By Alex Thompson, Senior Vice President, Head of Product Development, International Trade Services, Wells Fargo
Could distributed ledger technology (DLT) narrow the gap in digitization between domestic and global trade? Domestic trade services have undergone waves of automation and digitization, but cross-border trade has had more limited success in shifting from paper to electronic.
For the past several years, industry practitioners have been conducting proofs of concept to determine if, this time, DLT and related technologies can bring about the long-sought-after transformation of global trade toward paperless. While no DLT-based trade finance solutions have yet achieved broad-based, high-volume commercial adoption, there are signs of promise.
Addressing obstacles: Searching for a legal framework for digital commerce
Open questions remain about the scalability, security, and interoperability of DLT. However, one of the most intractable obstacles to digitization has nothing to do with technology: there is no global legal framework to support digital versions of documents.
Without a framework to supersede the individual laws of each country, or leverage pro-digitization legislation from one country or standards body for global use, parties must submit paper versions of documents common to global trade such as bills of lading, negotiable instruments, and certain industry certificates.
United by the prospects of digital transformation, a number of industry and governmental organizations are supporting the private sector in the search for solutions. These include:
- The Bankers Association for Finance and Trade (BAFT) is working on a Distributed Ledger Payment Commitment, which envisions a standardized, electronic representation of traditional trade payment commitments on distributed ledgers.
- The International Chamber of Commerce (ICC) has proposed a Legal Roadmap for Digital Trade, which goes beyond DLT to encourage adoption of technologies supporting digitization.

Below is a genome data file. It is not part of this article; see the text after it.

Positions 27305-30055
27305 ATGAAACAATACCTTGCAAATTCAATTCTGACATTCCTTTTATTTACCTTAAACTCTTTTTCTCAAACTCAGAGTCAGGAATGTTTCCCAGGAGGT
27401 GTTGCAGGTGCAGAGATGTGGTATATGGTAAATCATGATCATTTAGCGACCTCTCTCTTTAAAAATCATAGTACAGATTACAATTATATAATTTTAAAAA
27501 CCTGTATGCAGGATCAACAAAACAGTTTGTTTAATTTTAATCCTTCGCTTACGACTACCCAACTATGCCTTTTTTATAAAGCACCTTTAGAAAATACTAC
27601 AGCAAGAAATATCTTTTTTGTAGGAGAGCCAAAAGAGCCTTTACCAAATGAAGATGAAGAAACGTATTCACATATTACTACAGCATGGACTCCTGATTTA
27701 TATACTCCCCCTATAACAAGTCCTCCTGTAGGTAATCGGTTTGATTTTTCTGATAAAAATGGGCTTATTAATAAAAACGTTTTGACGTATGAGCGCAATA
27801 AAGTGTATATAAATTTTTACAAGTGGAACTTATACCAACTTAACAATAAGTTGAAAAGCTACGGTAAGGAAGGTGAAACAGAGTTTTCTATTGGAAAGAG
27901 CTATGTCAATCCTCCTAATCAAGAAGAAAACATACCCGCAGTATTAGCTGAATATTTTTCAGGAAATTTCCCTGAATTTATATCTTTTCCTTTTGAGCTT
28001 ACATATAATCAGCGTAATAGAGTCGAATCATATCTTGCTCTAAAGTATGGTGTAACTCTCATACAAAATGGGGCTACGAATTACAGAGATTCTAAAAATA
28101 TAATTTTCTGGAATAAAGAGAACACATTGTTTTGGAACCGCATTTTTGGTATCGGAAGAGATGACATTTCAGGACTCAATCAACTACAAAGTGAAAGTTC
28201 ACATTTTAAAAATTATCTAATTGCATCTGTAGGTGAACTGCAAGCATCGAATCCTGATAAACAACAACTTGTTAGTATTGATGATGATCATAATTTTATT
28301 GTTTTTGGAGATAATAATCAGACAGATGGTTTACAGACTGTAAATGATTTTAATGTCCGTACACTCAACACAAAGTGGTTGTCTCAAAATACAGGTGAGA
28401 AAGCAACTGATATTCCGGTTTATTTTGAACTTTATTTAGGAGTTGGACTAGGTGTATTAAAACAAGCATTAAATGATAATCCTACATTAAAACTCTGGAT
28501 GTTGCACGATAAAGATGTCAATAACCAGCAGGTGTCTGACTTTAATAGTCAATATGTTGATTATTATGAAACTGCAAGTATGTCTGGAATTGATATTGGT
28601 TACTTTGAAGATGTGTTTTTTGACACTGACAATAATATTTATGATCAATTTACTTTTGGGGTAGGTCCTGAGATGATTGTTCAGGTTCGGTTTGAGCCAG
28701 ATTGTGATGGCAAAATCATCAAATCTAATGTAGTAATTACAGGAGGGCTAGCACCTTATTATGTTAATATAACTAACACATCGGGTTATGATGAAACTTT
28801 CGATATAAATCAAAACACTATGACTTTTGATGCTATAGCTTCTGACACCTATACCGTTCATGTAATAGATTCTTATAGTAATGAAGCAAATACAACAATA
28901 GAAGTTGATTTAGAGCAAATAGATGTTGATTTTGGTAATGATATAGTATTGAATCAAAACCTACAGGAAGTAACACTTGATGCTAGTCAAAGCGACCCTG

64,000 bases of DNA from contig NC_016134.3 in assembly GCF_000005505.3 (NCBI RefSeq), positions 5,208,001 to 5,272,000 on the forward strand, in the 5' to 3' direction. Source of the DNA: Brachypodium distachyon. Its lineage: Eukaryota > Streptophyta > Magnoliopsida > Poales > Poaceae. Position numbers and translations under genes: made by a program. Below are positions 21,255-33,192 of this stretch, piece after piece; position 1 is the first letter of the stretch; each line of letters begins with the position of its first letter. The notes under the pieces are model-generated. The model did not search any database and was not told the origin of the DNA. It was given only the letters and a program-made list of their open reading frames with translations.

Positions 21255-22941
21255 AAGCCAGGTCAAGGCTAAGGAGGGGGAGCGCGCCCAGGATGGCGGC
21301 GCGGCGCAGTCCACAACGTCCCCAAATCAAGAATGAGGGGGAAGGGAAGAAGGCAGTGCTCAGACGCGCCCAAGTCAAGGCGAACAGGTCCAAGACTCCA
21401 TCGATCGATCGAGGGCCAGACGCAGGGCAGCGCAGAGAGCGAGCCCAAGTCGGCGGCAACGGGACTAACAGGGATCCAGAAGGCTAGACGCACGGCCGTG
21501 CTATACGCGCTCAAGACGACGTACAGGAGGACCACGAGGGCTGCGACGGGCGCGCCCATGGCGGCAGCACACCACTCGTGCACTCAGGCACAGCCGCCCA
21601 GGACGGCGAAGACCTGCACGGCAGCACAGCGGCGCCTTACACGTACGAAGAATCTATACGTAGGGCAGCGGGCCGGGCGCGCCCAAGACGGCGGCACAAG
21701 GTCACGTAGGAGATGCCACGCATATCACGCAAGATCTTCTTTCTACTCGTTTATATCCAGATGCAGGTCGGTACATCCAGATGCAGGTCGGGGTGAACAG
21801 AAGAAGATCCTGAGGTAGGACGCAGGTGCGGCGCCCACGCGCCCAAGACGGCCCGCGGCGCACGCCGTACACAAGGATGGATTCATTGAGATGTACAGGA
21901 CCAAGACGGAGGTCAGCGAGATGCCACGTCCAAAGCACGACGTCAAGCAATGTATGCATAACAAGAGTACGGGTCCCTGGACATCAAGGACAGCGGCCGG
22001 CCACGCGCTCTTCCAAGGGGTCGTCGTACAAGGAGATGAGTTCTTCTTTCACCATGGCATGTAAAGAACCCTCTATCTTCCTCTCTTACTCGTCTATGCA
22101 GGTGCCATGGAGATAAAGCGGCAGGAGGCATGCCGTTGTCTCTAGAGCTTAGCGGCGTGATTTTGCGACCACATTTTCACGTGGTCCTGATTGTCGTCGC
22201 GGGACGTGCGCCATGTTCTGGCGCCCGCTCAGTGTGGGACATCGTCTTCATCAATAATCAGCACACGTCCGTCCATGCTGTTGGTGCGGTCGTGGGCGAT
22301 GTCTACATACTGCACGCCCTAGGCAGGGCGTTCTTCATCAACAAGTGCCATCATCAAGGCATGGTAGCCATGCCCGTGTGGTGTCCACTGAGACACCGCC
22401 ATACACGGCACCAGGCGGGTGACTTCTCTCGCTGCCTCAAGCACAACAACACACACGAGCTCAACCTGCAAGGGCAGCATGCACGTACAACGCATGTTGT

- The United Nations Commission on International Trade Law (UNCITRAL) has put forth a Model Law on Electronic Transferable Records, which would enable equivalent treatment between paper and digital documents for any country that enacts the legislation.
- Other governmental organizations, such as the monetary authorities of Hong Kong and Singapore are investigating new solutions and new standards.
- Consortiums like R3, an enterprise blockchain software company supported by an ecosystem of banks and other trading partners, are examining the requisite legal and regulatory changes to enable digitization via DLT.
Timing remains a key concern. Can industry and government work together to provide a global legal framework to enable digitization of trade finance in the short term, or will this endeavor take years or even decades, as has been the case to-date?
Pursuing opportunities: Testing key value propositions
While industry and government work together to find answers, proofs of concept and commercial deployments of solutions continue at a healthy pace. Select areas of opportunity where banks, corporations, and technology companies see opportunity include:
- Digitizing trade processes. DLT-based solutions may support more efficient processing of letters of credit, collections, and other trade transactions. Through collaboration on a single platform, integration with electronic trade document providers, and automation via self-executing smart contracts, DLT multi-bank platforms may enable trading partners to significantly reduce transaction processing times and related costs.
- Accelerating the move toward open account. Automation and digitization improve visibility, which in turn reduces risk, increases comfort, and strengthens relationships among trading partners. Spurred by stronger relationships, companies have shifted from traditional trade to open account. By increasing visibility and facilitating greater automation, DLT-based solutions could further accelerate the shift to open account.
- Improving trading partner onboarding. DLT may enable companies to conduct and maintain KYC and related onboarding information more efficiently by reducing the complexity and cost of sharing customer information across systems and geographies.
Beyond the hype
The high level of experimentation with DLT in trade finance over the past several years is a promising sign. However, the industry must address long-standing obstacles, most notably the lack of a cross-border legal framework to support electronic documents, before fully automated, digitized global trade will be achieved.
The benefits are significant and well known. DLT is an enabling technology and a catalyst that presents an opportunity for the private sector to work with industry and governmental organizations towards achieving this vision.
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